Some say volatility, rather than debt, is the best way to think about risk as an investor, but Warren Buffett famously said that 'Volatility is far from synonymous with risk.' When we think about how risky a company is, we always like to look at its use of debt, since debt overload can lead to ruin. Importantly, Okta, Inc. (NASDAQ:OKTA) does carry debt. But the more important question is: how much risk is that debt creating?
When Is Debt Dangerous?
Debt and other liabilities become risky for a business when it cannot easily fulfill those obligations, either with free cash flow or by raising capital at an attractive price. Part and parcel of capitalism is the process of 'creative destruction' where failed businesses are mercilessly liquidated by their bankers. While that is not too common, we often do see indebted companies permanently diluting shareholders because lenders force them to raise capital at a distressed price. By replacing dilution, though, debt can be an extremely good tool for businesses that need capital to invest in growth at high rates of return. When we think about a company's use of debt, we first look at cash and debt together.
What Is Okta's Debt?
As you can see below, at the end of April 2021, Okta had US$1.77b of debt, up from US$948.1m a year ago. Click the image for more detail. But on the other hand it also has US$2.69b in cash, leading to a US$918.0m net cash position.
How Healthy Is Okta's Balance Sheet?
We can see from the most recent balance sheet that Okta had liabilities of US$800.5m falling due within a year, and liabilities of US$1.95b due beyond that. Offsetting these obligations, it had cash of US$2.69b as well as receivables valued at US$228.0m due within 12 months. So it actually has US$170.4m more liquid assets than total liabilities.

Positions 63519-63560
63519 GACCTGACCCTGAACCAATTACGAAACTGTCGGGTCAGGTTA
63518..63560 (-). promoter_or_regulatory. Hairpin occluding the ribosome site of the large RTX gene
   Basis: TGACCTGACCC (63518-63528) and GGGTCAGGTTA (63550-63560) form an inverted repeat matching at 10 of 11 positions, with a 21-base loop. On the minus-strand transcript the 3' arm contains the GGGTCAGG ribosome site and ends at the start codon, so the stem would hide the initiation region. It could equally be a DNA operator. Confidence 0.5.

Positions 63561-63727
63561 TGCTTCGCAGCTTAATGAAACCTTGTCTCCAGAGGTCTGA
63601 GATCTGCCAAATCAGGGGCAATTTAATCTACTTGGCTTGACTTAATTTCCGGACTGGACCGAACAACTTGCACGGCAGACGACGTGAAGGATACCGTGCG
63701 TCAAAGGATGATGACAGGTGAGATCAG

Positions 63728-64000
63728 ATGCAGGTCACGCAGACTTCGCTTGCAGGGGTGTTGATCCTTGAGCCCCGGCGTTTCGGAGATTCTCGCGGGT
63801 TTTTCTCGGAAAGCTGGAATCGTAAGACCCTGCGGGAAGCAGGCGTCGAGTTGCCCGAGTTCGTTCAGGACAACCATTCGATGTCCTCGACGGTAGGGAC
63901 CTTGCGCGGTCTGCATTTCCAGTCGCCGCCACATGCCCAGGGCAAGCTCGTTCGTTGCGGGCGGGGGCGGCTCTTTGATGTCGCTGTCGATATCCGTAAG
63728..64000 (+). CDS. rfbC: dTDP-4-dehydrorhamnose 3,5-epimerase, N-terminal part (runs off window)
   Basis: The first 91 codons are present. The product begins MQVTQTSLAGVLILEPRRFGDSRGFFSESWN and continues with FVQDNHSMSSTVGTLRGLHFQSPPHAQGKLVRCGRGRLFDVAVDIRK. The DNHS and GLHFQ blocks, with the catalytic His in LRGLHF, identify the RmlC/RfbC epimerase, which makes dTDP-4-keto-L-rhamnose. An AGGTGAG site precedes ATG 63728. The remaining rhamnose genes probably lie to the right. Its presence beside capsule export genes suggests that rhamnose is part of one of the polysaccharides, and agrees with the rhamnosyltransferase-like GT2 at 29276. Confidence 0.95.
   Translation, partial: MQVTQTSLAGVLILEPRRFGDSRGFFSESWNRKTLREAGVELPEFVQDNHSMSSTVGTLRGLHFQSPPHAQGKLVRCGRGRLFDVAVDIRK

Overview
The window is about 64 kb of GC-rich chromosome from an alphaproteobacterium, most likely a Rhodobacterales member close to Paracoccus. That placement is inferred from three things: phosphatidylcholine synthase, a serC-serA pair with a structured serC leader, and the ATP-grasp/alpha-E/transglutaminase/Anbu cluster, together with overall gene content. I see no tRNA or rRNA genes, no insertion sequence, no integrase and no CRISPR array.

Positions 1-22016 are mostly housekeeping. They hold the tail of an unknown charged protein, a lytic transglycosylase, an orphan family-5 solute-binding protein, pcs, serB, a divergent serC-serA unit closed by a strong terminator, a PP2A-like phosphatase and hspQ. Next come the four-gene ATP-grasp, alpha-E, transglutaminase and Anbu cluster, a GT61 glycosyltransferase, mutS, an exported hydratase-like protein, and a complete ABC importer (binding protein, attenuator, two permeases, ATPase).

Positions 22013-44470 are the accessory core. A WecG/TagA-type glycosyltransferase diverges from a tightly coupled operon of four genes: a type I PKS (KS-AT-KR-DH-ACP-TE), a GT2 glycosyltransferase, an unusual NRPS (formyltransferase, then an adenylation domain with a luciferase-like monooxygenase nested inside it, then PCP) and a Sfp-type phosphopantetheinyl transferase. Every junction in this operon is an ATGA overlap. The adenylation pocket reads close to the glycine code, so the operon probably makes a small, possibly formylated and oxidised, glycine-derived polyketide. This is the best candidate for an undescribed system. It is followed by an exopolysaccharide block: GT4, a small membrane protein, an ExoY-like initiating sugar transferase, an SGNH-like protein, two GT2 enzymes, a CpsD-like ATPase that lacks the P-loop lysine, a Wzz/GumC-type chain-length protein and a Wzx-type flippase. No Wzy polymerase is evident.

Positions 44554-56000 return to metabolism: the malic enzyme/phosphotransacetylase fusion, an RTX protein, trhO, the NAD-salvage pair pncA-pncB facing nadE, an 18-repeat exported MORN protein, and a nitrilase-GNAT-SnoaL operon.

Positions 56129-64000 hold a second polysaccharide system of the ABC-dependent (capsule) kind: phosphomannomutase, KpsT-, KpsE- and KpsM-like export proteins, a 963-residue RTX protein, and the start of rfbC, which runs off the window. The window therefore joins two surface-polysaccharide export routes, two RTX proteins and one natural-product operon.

This state of affairs indicates that Okta's balance sheet looks quite solid, as its total liabilities are just about equal to its liquid assets. So while it's hard to imagine that the US$36.1b company is struggling for cash, we still think it's worth monitoring its balance sheet. Succinctly put, Okta boasts net cash, so it's fair to say it does not have a heavy debt load! When analysing debt levels, the balance sheet is the obvious place to start. But it is future earnings, more than anything, that will determine Okta's ability to maintain a healthy balance sheet going forward. So if you want to see what the professionals think, you might find this free report on analyst profit forecasts to be interesting.
Over 12 months, Okta reported revenue of US$904m, which is a gain of 40%, although it did not report any earnings before interest and tax. With any luck the company will be able to grow its way to profitability.
So How Risky Is Okta?
While Okta lost money on an earnings before interest and tax (EBIT) level, it actually generated positive free cash flow US$134m. So taking that on face value, and considering the net cash situation, we don't think that the stock is too risky in the near term. We think its revenue growth of 40% is a good sign. We'd see further strong growth as an optimistic indication. There's no doubt that we learn most about debt from the balance sheet. But ultimately, every company can contain risks that exist outside of the balance sheet. For example, we've discovered 3 warning signs for Okta that you should be aware of before investing here.
At the end of the day, it's often better to focus on companies that are free from net debt. You can access our special list of such companies (all with a track record of profit growth). It's free.
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